Nationally syndicated radio talk show host Rush Limbaugh has long wanted to make history come to life for the children of his listeners. In this book, he travels back in time with fearless history teacher Rush Revere. With the help of his faithful talking horse, Liberty, Rush experiences American history as it happens, having adventure after adventure with exceptional Americans such as Paul Revere and George Washington. Rush is transported back to the deck of the Mayflower as it makes its momentous voyage across the oceans to land at Plymouth Rock.
Rush finds out quickly, though, that there's nothing so momentous about seasickness! Soon he is caught up in the early moments of our nation as the Pilgrims struggle to make a home for themselves in this new world. He continues to travel back and forth in time to better illuminate for his students the real-life aspects of this historic times. Ending with the first Thanksgiving, this book captures the bravery of the first settlers.
©2013 Rush Limbaugh (P)2013 Simone & Schuster
Rush Revere and the Brave Pilgrims, is a wonderful way of sharing the history of the pilgrims and the struggle that they went through. Rush Revere show a group of student what hardships the Pilgrims had to deal with on their quest of religious freedom; ending with the story of the first Thanksgiving.
This is a great way for children of all ages to learn just what the pilgrims had to live with. Rush Limbaugh does a great job in the narration of his book. This is a book that you will want to listen to over and over again.
It's top notch. A kid's book that's like a good ride through unknown and intriguing territory. Really two stories: one the real-life history of the Pilgrims exodus to America and the school kids fantasy of a time traveling teacher and horse.
The contrast between the near starvation of the Pilgrims on arrival in America and the cornucopia of a 50s drive-in.
His seriousness, respect and humor underscore the story at appropriate times.
Captivating, educational, positive
Historical accuracy with appealing storyline
Yes--my fave so far
Buy it for yourself and for anyone who wants to learn history while being entertained
Mr. Limbaugh tells a good story in a fun way so that you don't even realize that you're learning history. I enjoyed it and so did my kids aged 6-16. I look forward to the next one.
The idea of this book was very creative. Rush is a decent narrator. You are entertained and informed all at the same time. Enjoyed listening with my 12 year old son. He was impressed. Recommend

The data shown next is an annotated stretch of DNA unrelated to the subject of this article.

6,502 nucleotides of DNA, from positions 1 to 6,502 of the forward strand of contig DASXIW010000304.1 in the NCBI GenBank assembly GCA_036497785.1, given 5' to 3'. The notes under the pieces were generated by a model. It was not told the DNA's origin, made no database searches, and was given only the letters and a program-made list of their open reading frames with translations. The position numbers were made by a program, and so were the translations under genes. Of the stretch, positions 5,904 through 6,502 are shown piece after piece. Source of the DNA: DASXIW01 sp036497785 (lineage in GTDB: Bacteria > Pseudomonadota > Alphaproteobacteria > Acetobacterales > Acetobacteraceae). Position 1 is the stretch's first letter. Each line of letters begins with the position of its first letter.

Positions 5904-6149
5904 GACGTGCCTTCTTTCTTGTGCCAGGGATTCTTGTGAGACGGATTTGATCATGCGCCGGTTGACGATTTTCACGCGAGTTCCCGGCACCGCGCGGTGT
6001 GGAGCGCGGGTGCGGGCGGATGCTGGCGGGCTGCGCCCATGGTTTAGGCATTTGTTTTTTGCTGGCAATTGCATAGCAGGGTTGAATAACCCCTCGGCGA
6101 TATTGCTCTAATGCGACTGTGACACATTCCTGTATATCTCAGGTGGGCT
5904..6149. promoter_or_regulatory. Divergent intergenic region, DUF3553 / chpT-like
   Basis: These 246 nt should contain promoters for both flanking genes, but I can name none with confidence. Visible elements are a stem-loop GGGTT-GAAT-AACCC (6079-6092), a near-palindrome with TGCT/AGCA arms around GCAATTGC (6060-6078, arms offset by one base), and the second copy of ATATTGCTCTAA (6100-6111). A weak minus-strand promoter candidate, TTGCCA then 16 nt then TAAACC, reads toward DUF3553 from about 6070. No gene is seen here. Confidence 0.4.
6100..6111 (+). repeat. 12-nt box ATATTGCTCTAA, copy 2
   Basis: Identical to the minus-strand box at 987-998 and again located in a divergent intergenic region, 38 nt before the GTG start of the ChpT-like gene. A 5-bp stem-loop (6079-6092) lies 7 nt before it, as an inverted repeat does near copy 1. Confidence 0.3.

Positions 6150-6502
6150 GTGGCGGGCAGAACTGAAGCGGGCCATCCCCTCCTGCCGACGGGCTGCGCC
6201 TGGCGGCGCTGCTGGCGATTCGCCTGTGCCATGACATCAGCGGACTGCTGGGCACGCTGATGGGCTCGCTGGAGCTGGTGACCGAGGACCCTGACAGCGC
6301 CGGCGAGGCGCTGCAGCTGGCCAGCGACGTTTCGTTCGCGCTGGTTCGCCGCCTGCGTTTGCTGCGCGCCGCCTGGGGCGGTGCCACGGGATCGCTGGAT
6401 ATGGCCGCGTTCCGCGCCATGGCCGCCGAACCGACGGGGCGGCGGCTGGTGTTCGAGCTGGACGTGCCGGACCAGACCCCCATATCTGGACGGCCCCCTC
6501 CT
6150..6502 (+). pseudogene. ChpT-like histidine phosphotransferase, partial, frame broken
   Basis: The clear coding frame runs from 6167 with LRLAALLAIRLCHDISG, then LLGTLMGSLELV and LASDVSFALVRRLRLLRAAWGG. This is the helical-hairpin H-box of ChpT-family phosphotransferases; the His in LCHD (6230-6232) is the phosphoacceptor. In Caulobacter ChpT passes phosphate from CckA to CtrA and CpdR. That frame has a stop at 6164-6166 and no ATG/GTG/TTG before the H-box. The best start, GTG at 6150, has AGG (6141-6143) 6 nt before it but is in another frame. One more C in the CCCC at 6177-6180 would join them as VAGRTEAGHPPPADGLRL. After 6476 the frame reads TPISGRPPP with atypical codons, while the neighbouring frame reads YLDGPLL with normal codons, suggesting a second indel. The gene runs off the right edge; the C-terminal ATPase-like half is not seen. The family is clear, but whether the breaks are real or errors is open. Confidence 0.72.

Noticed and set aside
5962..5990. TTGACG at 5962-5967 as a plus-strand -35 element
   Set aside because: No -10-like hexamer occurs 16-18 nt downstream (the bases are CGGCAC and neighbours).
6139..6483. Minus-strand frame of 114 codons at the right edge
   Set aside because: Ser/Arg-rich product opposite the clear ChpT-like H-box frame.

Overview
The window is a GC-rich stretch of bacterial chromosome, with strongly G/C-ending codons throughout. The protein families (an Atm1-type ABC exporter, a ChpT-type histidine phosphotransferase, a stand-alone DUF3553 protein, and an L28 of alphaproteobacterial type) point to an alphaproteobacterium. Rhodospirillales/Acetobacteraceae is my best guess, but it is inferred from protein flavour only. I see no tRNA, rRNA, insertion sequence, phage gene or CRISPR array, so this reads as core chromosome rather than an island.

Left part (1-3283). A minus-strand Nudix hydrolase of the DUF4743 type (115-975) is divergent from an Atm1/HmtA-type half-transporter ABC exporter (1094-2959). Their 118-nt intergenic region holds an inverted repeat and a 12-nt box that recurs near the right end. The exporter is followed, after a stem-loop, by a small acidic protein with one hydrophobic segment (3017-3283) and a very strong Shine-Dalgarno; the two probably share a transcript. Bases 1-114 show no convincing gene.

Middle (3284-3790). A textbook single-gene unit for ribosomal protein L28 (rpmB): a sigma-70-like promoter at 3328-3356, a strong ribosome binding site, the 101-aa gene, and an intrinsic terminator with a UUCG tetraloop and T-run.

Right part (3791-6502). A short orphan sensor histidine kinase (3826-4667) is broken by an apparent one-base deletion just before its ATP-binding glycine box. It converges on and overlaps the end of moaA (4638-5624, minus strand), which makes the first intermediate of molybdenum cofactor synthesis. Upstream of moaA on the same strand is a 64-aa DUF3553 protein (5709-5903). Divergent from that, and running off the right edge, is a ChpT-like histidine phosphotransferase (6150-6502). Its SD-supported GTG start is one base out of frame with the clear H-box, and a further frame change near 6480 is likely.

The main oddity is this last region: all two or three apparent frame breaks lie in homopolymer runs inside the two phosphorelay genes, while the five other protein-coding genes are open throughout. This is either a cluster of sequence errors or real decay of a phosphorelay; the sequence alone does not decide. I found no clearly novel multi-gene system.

Increasing my ops tempo by allowing storytellers to whisper in my ear(buds).
The strong point of this book is that it is a lesson in American history that gives a viewpoint that is not taught to our children any more. The Plymouth Colony first tried a socialistic work arrangement but had to resort to a reward system to motivate the people to do the necessary work. In these dark times when we are witnessing the European Socialist states implode under the weight of their unsustainable welfare yet still see the progressive creep toward the same failed system here on our shores.
As a work of fiction, this short book is clearly a piece is targeting young skulls full of mush. But as a history lesson it is very accessible for kids and it presents a message I want my kids to know.
Rush Limbaugh, well-known for his flowing speech when speaking unscripted off the cuff, here gives a strangely stilted reading of his own words. But there is a certain appeal to having the text read by the author.
No, but my 6 year old daughter will be.
I don't know if there was one memorable moment. The story is mostly about all the obstacles the Puritans and their companions had to overcome to establish their new colony.
Rush's voice is his voice. He has a great expressive way of speaking, BUT this story would have benefited from a professional narrator. Every character sounds the same, and Rush reading the lines of the two teenage characters struck me as rather ridiculous, like an old guy trying to sound cool.
Rush is an unashamedly proud American. He is proud of our country's founding and sees the events of history as the building blocks for the greatest nation on earth. This book is propaganda to that effect. I wanted to listen to it first before giving it to my daughter to make sure it wasn't too over the top. I didn't find any of it offensive or deliberately falsified to make his point. The one place I rolled my eyes was at the building of the Plymouth Rock Colony, William Bradford want the colony to be a commune, and Rush Revere questions him about whether that would work. Repeatedly they talk about whether people will work if they all share the fruits. Although I agree with capitalism, I didn't really like putting such thoughts and words in the Puritan Bradford's mouth. They chose a commune for religious reasons, and after stressing his faith so much in the book, I found it odd to then have him doubt what his faith had led him to do. Overall, this is a fun little book which teaches the main events, ideas, and even dates of the first New England colony, which was vital for the foundation of our nation. I may update the review after my daughter listens.
History made fun
True to the facts of history.
Luved this book even though I do not have children! Well done.
This is a great book for teaching American History and capitalism's principles. It is made even more enjoyable because it includes Rush, a man we know, and is read by him. Obviously, this would be the one man who would read it according to the way the author was thinking when he wrote it.
In a couple of sections, there were certain questions asked of one of the characters about what he had learned, and with each one, the answer was clear in my mind before the response.
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